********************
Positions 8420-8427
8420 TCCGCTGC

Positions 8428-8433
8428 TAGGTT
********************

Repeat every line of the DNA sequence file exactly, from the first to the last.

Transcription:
Positions 8420-8427
8420 TCCGCTGC

Positions 8428-8433
8428 TAGGTT